Justification of Red List Category
This species has an extremely large range, and hence does not approach the thresholds for Vulnerable under the range size criterion (Extent of Occurrence <20,000 km² combined with a declining or fluctuating range size, habitat extent/quality, or population size and a small number of locations or severe fragmentation). The population size may be moderately small to large, but it is not believed to approach the thresholds for Vulnerable under the population size criterion (<10,000 mature individuals with a continuing decline estimated to be >10% in ten years or three generations, or with a specified population structure). Despite the fact that the population trend appears to be decreasing, the decline is not believed to be sufficiently rapid to approach the thresholds for Vulnerable under the population trend criterion (>30% decline over ten years or three generations). For these reasons the species is evaluated as Least Concern.
The largest colonies with several thousand pairs are found on the Galápagos Islands (Ecuador) and in the Caribbean (del Hoyo et al. 1992, Orta et al. 2019), followed by approximately 1,000 pairs along the Pacific coast of Mexico (Hernández-Vázquez et al. 2018, Piña-Ortiz et al. 2018). The population in the southern Atlantic Ocean numbers less than 3,000 pairs, and those on Cape Verde and around the Arabian Peninsula contain a few hundred pairs (del Hoyo et al. 1992, Orta et al. 2019). The population size is therefore preliminarily estimated at 8,000-15,000 pairs, equating to 16,000-30,000 mature individuals.
The species’s current population trend is not very clear. It is suspected to be undergoing a decline, mainly due to the severe consequences of predation by cats and rats. So far, however, this threat was assumed to only affect a minority of the global population. New evidence suggests that predation is particularly severe in Caribbean breeding colonies, where a large part of the global population occurs (B. Denneman in litt. 2014, Orta et al. 2019). Unfortunately, in most cases, there is not much information available about the decline. For some breeding colonies, we know the direction of the population change, but have no data on its intensity or rate. For many other colonies, we have no information about the trend. The current trend in most of the colonies is thus unknown. Whilst it is therefore not possible to confidently determine the overall population trend for this species, it is precautionarily suspected to be undergoing a small decline.
This species ranges across tropical waters of the Atlantic Ocean, the north-west Indian Ocean and the eastern Pacific. Breeding colonies are found on the Galapagos Islands, Ecuador, on Chanaral Island off Chile, off the Pacific coast of Mexico, in the Caribbean, Cape Verde, on islands in the southern Atlantic, off Senegal, and on the coasts of Yemen, Oman and Saudi Arabia (del Hoyo et al. 1992, Diop et al. 2019).
This species is found in tropical and sub-tropical seas and is mostly pelagic. It feeds primarily on small fish, especially flying fish, but will also take squid. Most prey is caught by plunge-diving but flying-fish are sometimes taken in flight. Breeding is seasonal in places but can be more or less continuous in others. It is loosely colonial, nesting in rocky crevices, or on the ground on small, remote oceanic islands preferentially on cliffs where take-off is easy. No regular migration is known, although individuals can undergo extensive dispersal out to sea (del Hoyo et al. 1992). On St Helena (South Atlantic), birds tracked with GPS during incubation and chick rearing undertook trips of 1000 - 2000 km, reaching as far as 400 - 750 km from their breeding colony, respectively (S. Oppel in litt).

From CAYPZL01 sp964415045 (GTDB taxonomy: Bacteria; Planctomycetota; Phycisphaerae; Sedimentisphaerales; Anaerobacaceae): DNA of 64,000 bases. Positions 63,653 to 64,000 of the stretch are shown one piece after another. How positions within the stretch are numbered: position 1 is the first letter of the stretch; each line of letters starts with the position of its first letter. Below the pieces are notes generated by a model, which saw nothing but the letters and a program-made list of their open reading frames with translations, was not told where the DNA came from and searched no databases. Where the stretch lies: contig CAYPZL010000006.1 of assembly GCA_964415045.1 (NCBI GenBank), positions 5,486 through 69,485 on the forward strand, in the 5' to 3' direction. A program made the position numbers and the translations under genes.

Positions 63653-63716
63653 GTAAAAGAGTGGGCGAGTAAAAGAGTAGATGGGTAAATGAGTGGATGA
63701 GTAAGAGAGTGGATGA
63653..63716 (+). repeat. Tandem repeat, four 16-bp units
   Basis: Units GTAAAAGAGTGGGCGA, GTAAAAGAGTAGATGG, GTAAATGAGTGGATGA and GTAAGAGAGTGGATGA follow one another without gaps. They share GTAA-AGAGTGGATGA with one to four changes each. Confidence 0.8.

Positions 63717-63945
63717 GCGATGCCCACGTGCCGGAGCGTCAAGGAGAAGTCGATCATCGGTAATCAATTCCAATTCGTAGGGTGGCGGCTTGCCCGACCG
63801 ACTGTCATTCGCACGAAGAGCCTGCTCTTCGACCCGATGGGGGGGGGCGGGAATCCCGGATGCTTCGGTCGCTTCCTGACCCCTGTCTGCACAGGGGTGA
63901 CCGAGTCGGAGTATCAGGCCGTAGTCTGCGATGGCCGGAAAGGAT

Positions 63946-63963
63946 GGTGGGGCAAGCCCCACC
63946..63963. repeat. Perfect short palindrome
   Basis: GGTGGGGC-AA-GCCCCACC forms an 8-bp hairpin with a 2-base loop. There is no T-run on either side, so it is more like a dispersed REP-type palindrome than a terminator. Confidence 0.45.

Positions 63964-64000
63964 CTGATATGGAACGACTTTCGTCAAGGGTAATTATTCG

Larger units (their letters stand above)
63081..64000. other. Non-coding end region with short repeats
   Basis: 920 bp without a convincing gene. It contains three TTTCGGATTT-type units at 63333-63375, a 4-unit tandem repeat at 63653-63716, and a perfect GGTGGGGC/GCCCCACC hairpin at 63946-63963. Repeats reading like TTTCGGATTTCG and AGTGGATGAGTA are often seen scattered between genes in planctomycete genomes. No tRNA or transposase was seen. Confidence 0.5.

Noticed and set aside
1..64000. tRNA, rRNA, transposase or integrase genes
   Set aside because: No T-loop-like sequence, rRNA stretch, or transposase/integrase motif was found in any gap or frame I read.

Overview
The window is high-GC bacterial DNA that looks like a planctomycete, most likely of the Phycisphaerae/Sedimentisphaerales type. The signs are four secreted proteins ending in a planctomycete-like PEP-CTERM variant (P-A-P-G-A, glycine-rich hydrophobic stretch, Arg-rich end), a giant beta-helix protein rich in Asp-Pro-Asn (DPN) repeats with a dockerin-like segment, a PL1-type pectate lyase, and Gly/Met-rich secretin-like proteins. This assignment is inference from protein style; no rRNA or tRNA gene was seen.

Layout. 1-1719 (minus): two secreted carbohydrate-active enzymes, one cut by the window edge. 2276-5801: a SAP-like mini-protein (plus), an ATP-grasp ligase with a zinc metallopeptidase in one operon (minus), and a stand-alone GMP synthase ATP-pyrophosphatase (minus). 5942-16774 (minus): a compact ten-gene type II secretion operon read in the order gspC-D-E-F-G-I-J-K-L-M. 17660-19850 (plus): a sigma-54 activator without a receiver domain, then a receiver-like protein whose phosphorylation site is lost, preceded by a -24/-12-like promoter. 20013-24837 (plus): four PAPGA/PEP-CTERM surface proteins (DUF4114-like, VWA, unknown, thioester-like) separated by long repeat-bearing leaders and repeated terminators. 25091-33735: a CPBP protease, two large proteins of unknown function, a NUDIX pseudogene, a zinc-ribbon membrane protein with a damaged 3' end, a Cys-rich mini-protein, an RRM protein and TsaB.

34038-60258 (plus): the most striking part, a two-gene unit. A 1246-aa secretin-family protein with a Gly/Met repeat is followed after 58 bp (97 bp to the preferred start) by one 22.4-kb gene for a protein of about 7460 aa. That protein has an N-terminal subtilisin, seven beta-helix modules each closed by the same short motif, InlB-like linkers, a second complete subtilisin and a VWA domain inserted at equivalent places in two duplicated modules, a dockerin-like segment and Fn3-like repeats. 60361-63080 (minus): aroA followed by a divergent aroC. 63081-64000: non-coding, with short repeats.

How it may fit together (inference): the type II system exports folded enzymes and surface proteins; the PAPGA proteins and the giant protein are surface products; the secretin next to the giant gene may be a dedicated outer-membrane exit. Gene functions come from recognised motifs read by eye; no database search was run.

The Red-billed Tropicbird population in Abrolhos National Park (Brazil) is under threat from high rates of predation on eggs and nestlings by invasive House Rats Rattus rattus and Brown Rats R. norvegicus (Sarmento et al. 2014). They are highly vulnerable to rat predation due to laying only one egg, their long incubation period, and the ease with which rodents can access the burrows and crevices in which they nest (Sarmento et al. 2014). This threat is of such a magnitude that this sub-population has a mean probability of extinction of 57.5% and a mean time to extinction of 75 years (Sarmento et al. 2014). On Saba island in the Caribbean, breeding success was zero at colonies most vulnerable to predation by cats, as compared with 65% in a colony with lower predation rates (Boeken 2016). However, predation only affects a minority of the global population. Red-billed Tropicbirds have also been impacted by road construction and housing development (Lee and Walsh-McGehe 2000), with the construction of coastal housing and sea walls excluding Tropicbirds from previous nesting sites (Lee and Walsh-McGehe 2000).
Text account compilers
Miller, E., Stuart, A., Symes, A., Smith, D., Fjagesund, T., Calvert, R., Hermes, C., Martin, R.
BirdLife International (2020) Species factsheet: Phaethon aethereus. Downloaded from http://www.birdlife.org on 29/01/2020. Recommended citation for factsheets for more than one species: BirdLife International (2020) IUCN Red List for birds. Downloaded from http://www.birdlife.org on 29/01/2020.